Because of my child’s preconceived notion of this area, I was compelled to survey this fascinating locale with adult eyes. Read that as Snoop Around A Bit. 1002 North 72nd Street is at the southwest corner of 72nd and Izard Street. Izard Street, in this part of town, is four blocks north of Dodge. This is not the case in other parallel neighborhoods, thanks to the weaving and wandering of Old Omaha roads. A solid, beautiful home, 1002 appeared to have been an American Foursquare with many contemporary updates, making it more suitable to a business operation. It was sided in a sightly pale gray with white trimmed windows. Everything was quite orderly. The original front door was on the east side of the house, facing 72nd Street. Whether it was still in use was suspect as there was no longer a path to the door.
I also surveyed the west of the house or what one might have thought the traditional “back of the house,” which I ascertained was now used as the front door to the acupuncture business.
Two bold, mysterious, red doors, in fact. Quite attractive. There were also crisp red, real awnings, not these silly new awnings they are trying to foist on us. I was immediately drawn to the way in which the house was placed on the land, with the west elevation facing a lower, private area.
North elevation. I spied what looked to be an addition.
And then I eyeballed the fantastic looking, smaller outbuilding behind the farmhouse, which I assumed to be a refurbished barn. It had a cunning gabled roof and tidiness that I sensed the imaginary Mr. Cross would approve of. Could this be Miss Cassette’s new detective agency?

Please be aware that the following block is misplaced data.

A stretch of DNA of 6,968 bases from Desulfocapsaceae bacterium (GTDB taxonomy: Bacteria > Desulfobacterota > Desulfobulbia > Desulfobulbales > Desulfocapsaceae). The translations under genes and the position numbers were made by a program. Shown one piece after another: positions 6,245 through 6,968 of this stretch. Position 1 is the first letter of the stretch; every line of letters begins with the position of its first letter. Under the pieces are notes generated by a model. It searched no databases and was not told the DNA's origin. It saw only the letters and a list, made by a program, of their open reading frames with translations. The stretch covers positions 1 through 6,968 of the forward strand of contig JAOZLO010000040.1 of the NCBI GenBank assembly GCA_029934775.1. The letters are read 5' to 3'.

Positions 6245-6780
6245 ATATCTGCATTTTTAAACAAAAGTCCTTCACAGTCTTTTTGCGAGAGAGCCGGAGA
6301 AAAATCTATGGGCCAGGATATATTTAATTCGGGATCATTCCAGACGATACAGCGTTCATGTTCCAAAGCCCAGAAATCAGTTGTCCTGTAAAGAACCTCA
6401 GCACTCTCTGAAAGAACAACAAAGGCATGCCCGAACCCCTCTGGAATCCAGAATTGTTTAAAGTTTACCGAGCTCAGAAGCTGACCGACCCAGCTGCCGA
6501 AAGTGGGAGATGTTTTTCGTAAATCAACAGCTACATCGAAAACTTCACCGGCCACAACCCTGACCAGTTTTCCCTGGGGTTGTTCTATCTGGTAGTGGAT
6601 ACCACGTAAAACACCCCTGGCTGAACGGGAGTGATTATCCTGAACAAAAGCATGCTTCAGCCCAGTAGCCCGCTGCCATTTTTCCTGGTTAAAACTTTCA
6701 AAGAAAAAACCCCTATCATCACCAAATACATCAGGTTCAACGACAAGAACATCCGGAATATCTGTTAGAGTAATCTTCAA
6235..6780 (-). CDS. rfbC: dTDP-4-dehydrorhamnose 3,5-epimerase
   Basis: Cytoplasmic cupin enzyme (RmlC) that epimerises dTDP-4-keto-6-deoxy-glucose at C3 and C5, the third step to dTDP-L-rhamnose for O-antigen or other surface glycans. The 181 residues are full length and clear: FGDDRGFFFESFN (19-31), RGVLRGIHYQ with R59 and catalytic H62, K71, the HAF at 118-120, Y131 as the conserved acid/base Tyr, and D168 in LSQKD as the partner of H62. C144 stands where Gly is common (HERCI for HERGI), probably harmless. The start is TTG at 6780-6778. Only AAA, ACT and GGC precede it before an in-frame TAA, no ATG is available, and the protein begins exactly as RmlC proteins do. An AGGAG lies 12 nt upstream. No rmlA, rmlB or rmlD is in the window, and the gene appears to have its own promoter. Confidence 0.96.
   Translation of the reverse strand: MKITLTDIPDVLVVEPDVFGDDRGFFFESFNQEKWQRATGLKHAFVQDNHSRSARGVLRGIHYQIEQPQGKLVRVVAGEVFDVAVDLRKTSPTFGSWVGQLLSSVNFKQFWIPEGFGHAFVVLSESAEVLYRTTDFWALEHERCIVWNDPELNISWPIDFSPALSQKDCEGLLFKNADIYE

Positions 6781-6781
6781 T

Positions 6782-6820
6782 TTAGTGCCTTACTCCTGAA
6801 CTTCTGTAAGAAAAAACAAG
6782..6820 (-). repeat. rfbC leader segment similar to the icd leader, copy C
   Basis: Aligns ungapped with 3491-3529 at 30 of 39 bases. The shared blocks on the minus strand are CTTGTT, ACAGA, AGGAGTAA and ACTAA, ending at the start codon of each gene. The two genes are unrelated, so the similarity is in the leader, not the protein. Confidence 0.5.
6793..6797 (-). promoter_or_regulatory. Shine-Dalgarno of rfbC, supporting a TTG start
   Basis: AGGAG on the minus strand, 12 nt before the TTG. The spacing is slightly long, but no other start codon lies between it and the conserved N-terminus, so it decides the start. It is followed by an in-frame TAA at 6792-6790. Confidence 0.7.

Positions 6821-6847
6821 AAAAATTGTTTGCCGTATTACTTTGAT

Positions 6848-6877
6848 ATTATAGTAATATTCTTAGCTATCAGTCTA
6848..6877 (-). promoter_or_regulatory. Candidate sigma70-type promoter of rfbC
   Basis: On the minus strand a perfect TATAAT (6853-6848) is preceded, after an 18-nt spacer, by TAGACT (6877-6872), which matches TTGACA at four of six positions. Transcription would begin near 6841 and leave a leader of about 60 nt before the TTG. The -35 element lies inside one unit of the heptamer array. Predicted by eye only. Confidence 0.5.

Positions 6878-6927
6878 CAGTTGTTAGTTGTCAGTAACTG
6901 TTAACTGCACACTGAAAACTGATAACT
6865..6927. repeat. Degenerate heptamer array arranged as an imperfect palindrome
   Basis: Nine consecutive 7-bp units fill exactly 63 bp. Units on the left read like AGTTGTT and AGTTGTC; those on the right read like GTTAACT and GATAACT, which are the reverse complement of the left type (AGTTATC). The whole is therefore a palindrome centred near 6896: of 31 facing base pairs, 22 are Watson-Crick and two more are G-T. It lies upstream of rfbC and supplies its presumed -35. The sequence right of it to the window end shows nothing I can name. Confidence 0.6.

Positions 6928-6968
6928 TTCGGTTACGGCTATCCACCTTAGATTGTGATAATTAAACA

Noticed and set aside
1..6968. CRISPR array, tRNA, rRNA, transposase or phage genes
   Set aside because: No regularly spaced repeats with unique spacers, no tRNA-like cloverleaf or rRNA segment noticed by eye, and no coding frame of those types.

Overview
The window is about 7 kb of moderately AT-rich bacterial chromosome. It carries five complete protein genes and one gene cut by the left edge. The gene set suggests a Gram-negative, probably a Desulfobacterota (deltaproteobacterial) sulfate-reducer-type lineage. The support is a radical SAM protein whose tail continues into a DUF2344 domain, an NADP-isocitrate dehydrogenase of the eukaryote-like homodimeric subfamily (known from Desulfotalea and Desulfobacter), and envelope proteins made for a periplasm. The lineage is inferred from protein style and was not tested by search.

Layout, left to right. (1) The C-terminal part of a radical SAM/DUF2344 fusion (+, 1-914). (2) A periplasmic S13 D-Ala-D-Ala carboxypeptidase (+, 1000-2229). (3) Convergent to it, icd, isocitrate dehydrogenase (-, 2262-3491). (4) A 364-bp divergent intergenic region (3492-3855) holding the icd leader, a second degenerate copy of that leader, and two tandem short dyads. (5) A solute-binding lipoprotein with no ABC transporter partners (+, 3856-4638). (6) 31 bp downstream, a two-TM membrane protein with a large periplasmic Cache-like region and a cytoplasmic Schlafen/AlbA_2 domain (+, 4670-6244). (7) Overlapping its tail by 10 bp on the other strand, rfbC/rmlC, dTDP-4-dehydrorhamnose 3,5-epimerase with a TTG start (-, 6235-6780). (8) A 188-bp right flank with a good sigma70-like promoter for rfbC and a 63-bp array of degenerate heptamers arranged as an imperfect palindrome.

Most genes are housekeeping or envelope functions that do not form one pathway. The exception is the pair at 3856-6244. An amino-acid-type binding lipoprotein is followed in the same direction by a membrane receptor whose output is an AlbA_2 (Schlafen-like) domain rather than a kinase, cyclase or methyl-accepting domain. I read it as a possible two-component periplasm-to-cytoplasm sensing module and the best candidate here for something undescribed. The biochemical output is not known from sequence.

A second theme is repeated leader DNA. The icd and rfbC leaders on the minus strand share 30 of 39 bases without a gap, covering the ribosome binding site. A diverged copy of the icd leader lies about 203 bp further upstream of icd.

The trees on the property were of the Long-Range View variety. Do you know what I mean? Towering. Learned. I guessed the mix of Pines, a Mulberry, and a fantastic mystery tree to be at least one hundred years old, most likely an old shelterbelt surrounding the farmhouse. I also discovered Cedars that might have been from the 1950s on a western border, along with some newer Crabapples snuggling up near the home. There was whispering amongt the older trees, a private, shared language but not because there was a guest nosing around. The evening dramatization was helped immensely by an impending storm that had whipped up. The quality of air is exceptional on this corner considering 72nd Street is so near. I don’t know that I was even aware of the steady stream of traffic beyond the Pines. After having experienced this a few times, I will go on record and say that exploring a property right before a good storm can tell you a great deal. I just stood there, nestled between the barn and the house and took it all in, as big gusts whirled my detective blouse and hair about.